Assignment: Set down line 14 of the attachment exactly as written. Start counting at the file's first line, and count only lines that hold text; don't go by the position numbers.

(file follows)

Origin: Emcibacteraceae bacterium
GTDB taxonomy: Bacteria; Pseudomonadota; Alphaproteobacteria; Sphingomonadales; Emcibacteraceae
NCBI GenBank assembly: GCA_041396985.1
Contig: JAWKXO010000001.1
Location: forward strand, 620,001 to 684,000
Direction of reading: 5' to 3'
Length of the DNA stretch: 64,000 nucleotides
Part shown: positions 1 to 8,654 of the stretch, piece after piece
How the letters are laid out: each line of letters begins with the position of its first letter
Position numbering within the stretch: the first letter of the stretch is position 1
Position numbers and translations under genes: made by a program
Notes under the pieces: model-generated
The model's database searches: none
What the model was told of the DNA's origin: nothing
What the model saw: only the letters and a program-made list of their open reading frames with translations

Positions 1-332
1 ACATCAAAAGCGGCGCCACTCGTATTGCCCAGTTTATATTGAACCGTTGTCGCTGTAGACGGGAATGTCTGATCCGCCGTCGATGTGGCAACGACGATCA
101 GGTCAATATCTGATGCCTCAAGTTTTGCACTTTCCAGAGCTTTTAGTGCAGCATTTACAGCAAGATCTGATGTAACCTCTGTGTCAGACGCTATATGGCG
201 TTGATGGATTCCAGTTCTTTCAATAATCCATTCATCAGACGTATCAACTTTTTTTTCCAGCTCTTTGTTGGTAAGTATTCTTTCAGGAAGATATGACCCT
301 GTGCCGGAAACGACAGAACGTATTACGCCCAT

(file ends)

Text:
What the model was told of the DNA's origin: nothing